National Mental Health Survey Fails to Ask About Prescribed Psychiatric Drugs – Why Is That?

Guest post by Joe Hoft at JoeHoft.com – republished with permission

National Mental Health Survey Fails to Ask About Prescribed Psychiatric Drugs

Republished with permission from AbleChild

The United Hospital Fund, a research and analysis organization, has released a report titled The Ripple Effects of the Adolescent Behavioral Health Crisiswhich apparently reflects survey data on substance use, mental health issues, and treatment (or lack thereof) among adolescents in the U.S., New York State and New York City. Based on this report, it appears that nobody is getting better.

This forty-page report spews so many numbers it’s hard to comprehend just how bad the mental health problem is for any given age group. But the report has bigger problems. For example, the smartest guys in the room who put together this report made a fatal error, and the report should be used as confetti. One only need review the survey used to collect the data to see that the highfalutin analysts apparently have failed to ask those surveyed whether or not they had been on prescription psychiatric drugs, when, what kind and for how long. Why? Where are the “fact checkers?”

How is this possible unless the goal of the data collectors is to create a behavioral health problem where one does not exist? And, perhaps, if one were to see the numbers of those surveyed, complaining of thoughts of suicide and depression, were actually on prescription psychiatric drugs, maybe the public might understand the role those drugs are playing in the increased numbers of suicide, depression and other mental health conditions.

Can one really accept that these respected analysts just decided not to separate which adolescents were on prescribed psychiatric drugs for “treatment” of a mental illness and those who are not on a psychiatric drug? Clearly those numbers would reflect totally different data. It actually becomes embarrassing trying to accept that such respected organizations would leave out important prescription drug data. But maybe the reason for the missing data is reflected in the associations for those producing the data.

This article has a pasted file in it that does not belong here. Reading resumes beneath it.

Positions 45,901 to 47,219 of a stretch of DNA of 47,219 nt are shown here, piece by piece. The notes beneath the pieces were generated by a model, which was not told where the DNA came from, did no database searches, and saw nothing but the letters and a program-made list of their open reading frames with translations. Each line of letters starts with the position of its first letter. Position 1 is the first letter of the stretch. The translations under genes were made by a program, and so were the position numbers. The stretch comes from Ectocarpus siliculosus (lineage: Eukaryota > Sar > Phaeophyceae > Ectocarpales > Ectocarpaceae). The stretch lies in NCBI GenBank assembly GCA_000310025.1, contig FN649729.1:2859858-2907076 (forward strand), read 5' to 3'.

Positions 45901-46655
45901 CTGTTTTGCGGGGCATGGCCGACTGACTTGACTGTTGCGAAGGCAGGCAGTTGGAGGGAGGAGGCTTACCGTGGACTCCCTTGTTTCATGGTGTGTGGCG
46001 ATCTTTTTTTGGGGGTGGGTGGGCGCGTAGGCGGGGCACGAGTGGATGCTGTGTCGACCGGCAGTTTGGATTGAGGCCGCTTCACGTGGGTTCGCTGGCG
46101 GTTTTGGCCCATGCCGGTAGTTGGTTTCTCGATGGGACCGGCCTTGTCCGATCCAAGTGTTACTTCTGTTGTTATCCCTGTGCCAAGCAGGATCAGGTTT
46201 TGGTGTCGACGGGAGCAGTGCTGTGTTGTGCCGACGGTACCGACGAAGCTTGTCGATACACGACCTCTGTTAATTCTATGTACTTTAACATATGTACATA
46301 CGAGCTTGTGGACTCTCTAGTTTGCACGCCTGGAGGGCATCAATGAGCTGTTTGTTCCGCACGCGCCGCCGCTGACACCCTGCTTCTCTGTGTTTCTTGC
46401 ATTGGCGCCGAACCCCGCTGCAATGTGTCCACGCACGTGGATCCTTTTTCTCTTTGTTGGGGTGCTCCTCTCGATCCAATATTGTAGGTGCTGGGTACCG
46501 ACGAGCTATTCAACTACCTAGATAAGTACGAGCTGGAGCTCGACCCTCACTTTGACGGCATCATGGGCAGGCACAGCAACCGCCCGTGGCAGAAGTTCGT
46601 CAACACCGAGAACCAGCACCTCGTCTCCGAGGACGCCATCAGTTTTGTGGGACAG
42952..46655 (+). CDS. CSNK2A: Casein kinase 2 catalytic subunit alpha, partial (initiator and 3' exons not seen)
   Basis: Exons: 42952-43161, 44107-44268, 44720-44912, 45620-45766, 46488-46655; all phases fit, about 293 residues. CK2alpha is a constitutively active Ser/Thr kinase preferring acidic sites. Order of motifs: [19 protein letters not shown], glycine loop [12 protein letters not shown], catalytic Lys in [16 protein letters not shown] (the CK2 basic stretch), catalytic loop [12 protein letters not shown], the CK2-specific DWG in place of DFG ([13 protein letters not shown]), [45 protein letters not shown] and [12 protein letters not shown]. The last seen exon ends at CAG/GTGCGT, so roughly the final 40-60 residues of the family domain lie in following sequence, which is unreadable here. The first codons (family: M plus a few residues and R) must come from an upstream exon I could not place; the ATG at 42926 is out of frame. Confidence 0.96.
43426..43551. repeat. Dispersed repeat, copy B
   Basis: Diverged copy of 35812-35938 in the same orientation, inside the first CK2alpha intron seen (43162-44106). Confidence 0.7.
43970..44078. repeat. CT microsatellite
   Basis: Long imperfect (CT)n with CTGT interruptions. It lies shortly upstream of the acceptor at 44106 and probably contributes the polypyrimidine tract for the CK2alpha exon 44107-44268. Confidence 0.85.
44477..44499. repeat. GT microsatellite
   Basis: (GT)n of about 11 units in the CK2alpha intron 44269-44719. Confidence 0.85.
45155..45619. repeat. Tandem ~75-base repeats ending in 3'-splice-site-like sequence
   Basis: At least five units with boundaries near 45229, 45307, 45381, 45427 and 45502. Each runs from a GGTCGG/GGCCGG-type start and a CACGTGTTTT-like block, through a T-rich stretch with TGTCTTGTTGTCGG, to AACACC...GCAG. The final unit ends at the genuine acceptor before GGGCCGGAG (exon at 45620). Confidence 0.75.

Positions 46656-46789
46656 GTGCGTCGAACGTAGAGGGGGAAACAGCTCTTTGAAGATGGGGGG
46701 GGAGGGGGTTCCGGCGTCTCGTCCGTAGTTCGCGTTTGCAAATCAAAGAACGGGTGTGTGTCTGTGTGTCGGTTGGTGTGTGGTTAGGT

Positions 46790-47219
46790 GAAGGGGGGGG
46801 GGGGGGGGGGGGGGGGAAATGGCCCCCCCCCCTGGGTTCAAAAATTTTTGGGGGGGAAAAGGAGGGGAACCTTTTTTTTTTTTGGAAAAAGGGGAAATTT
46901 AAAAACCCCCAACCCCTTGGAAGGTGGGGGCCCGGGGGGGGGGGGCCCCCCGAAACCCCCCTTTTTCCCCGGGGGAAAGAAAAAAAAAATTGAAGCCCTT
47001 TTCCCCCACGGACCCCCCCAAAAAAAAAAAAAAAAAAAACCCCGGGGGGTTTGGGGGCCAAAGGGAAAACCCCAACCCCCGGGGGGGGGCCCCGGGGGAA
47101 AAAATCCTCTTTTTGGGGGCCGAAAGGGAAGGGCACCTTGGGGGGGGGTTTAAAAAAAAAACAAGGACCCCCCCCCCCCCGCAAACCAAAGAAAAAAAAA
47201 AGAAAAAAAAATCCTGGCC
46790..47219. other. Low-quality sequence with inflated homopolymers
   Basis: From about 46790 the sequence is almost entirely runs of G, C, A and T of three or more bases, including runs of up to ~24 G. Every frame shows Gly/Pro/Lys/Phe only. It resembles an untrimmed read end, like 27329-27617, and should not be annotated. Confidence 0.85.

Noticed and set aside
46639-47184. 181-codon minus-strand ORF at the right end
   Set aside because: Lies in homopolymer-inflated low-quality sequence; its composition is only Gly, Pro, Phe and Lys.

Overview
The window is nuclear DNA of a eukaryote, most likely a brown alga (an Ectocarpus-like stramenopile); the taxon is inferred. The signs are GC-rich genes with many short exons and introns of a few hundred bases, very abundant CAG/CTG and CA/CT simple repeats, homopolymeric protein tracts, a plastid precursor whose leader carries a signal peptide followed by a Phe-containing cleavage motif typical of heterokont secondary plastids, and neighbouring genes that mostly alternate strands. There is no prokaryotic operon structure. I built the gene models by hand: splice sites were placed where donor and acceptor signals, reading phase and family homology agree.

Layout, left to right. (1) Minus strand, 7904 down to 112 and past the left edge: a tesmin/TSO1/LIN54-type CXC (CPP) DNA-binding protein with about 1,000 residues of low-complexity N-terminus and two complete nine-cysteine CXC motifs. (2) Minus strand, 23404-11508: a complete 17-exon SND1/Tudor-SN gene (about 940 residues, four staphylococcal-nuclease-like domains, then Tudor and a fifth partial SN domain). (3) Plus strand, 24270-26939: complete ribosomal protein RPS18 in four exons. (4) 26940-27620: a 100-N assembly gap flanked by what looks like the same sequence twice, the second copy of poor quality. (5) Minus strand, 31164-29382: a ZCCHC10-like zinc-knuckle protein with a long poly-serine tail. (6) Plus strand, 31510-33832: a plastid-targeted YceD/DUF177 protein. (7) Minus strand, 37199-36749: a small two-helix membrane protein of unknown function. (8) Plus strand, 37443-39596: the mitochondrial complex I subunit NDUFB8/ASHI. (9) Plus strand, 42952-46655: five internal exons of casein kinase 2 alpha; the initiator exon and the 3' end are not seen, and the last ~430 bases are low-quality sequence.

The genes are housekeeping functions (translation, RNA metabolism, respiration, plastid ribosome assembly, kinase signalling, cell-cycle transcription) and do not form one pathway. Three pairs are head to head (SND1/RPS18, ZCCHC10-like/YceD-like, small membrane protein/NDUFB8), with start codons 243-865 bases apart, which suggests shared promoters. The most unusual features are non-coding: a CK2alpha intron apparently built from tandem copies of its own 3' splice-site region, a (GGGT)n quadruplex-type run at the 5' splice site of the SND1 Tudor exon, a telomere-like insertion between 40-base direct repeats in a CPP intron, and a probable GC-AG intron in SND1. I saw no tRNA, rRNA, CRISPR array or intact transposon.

The United Hospital Fund, a nonprofit that claims to have no ties to big pharma has partnered in producing this report with Boston Consulting Group that has a division devoted to servicing biopharma. It doesn’t take much to realize that pushing “unmet” needs equates to swaying the funding of massive behavioral health and big pharma with taxpayer dollars. This massive billion-dollar industry has created a survey that leaves out the most important question… Are you currently on, or have you been prescribed in the past, behavioral health medications?

This is important information in today’s world. Too often the behavioral health community cries that more resources (money) are needed. But those cries are based on incomplete data like what is provided in this recent report. What appears to be happening is that the mental health community does not want the world to know, that despite decades of mental health intervention (prescription drug use) NO ONE IS GETTING BETTER.

More importantly, a large portion of these prescribed psychiatric “treatments” carry black box suicide warnings that increase the likelihood one will commit suicide and, according to the Food and Drug Administration (FDA) even taken as prescribed these drugs can be addictive. One can only wonder why those putting the surveys together don’t want to capture and separate behavioral health medication data in the targeted population to determine whether the drugs are helping or actually contributing to the increased suicides and continual poor mental health of the US population. One thing is perfectly clear. Despite decades of prescribed psychiatric drugs to “treat” those suffering from mental health diagnoses, the problems get worse, and nobody is getting better. That’s a problem.

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